A 2.5 year old child falls from the 3rd floor balcony and presents to a community hospital. The team is expected to coordinate a thorough trauma survey. The patient will initially demonstrate compensated shock requiring aggressive resuscitation. After this initial phase, findings of severe head injury will become apparent. The team must optimize the patient for transfer to definitive care.
Acute asthma exacerbations in children are extremely common. Most asthmatic exacerbations respond quickly to basic treatment with beta-agonists, anticholinergics, and steroids. This case highlights the management of those patients who need treatment that goes beyond the basics.
Elliot, a seven-year old boy, is brought to the emergency department after six days of fever and lethargy. He has a rash, diarrhea and decreased urine output. Both his parents are healthcare workers with possible COVID-19 exposures.
This case involves an 8 year-old boy with upper airway obstruction from sausage. When indirect treatment fails, removal with Magill forceps under direct visualization is required. The patient slowly recovers after removal of foreign body but will require admission for monitoring.
The team has been called to the ED after a 12-month old is brought in with a rapid heart rate. The team will realize the patient is in a stable SVT rhythm, with no response to either vagal maneuvers or adenosine. The patient will then progress to having an unstable SVT. If the SVT is defibrillated (i.e. – shocked without synchronization), the patient will progress to VT arrest. If the SVT is cardioverted, the patient will clinically improve.
The team has been called to help in the ED after a 1 month-old male is brought in seizing. The team is expected to manage the seizure, but then will subsequently realize on examination there are concerning signs for non-accidental trauma, specifically head injury. The team will be expected to establish definitive airway management and consult with PICU and local child protection services.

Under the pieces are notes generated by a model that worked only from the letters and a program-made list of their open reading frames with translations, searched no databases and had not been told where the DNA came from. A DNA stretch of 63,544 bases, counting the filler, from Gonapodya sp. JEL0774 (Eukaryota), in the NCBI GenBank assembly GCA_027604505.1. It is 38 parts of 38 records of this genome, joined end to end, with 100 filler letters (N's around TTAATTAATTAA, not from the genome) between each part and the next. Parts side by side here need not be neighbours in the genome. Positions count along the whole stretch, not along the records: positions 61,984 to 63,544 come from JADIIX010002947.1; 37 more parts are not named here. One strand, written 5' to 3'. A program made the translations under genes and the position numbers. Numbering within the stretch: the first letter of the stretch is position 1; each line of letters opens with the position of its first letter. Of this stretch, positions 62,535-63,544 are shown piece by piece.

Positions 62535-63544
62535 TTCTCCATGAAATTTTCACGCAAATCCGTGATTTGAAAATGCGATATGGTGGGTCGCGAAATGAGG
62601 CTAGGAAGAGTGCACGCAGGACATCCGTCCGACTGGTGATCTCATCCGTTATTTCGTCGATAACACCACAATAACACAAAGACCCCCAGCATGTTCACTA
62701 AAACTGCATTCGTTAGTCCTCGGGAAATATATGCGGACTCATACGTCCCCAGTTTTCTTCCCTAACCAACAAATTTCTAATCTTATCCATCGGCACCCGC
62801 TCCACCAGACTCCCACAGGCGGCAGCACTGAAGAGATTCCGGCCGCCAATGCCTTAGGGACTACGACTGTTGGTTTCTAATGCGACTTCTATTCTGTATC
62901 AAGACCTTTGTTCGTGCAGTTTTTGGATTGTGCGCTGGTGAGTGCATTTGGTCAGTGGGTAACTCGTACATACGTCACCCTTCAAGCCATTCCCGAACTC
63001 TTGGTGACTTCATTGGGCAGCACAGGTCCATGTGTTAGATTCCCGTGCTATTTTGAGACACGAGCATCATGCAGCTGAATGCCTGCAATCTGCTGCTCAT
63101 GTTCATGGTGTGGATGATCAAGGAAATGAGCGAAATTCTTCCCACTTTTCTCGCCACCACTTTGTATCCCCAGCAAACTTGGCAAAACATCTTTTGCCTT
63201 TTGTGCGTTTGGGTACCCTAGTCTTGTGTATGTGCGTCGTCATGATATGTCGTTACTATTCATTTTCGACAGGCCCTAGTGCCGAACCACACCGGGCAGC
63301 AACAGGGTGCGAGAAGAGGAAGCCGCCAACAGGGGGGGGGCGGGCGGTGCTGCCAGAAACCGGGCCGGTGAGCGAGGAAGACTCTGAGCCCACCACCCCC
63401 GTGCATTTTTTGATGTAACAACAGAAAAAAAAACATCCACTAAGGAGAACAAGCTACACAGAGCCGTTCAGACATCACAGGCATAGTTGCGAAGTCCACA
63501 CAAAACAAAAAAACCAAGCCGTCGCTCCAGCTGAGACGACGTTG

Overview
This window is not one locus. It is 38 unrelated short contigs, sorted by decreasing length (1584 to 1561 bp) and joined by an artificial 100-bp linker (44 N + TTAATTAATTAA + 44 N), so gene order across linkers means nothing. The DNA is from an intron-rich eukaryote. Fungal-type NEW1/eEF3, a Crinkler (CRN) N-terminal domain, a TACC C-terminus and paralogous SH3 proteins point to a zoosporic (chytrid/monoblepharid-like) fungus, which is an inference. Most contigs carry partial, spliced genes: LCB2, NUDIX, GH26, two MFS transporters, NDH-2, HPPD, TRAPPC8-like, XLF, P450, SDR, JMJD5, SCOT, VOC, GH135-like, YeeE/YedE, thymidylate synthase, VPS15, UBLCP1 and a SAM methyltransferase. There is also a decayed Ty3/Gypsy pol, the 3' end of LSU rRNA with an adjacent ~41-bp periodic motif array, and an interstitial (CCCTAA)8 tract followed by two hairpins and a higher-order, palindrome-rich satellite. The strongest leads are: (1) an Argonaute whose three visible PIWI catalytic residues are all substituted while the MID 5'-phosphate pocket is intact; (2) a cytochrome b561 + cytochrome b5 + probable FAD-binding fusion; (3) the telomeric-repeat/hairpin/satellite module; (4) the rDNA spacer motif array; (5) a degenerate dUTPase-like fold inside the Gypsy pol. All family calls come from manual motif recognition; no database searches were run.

A 15 year-old male with no prior medical history is brought to the ED by his parents for lethargy, shortness of breath and chest pain. He was feeling run down for the past 4 days with URTI symptoms.
The ED team is called to manage a 2-year-old boy in severe respiratory distress with stridor and hypoxia. Initial management steps (humidified O2, nebulized epinephrine and dexamethasone) fail to improve the patient’s respiratory status, and the team must prepare for a difficult intubation. They will encounter difficulties with both bagging and passing the endotracheal tube due to airway edema, which will necessitate an emergency needle cricothyroidotomy.
The team has been called to help in the ED where a woman just precipitously gave birth to a baby now requiring resuscitation. The mom thinks she’s at term. She has had no prenatal care and is an iv drug user. The baby will be flat. After stimulation and drying, the baby will have a HR <100 and PPV will be required. After 60 seconds, the HR will still be <60 and CPR will need to be started. This will be short lived. The team will also need to intubate and obtain IV access.
A 7-year-old male presents with wheeze, rash and increased WOB after eating a birthday cake. He has a known allergy to peanuts. The team must initiate usual anaphylaxis treatment including salbutamol for bronchospasm. The patient will then develop worsened hypotension, requiring the start of an epinephrine infusion. After this the patient will experience increased angioedema, prompting the team to consider intubation. If no paralytic is used for intubation (or if intubation is delayed), the patient will experience laryngospasm. The team will be unable to bag-mask ventilate the patient until they ask for either deeper sedation or a paralytic. If a paralytic is used, the team will be able to successfully intubate the child.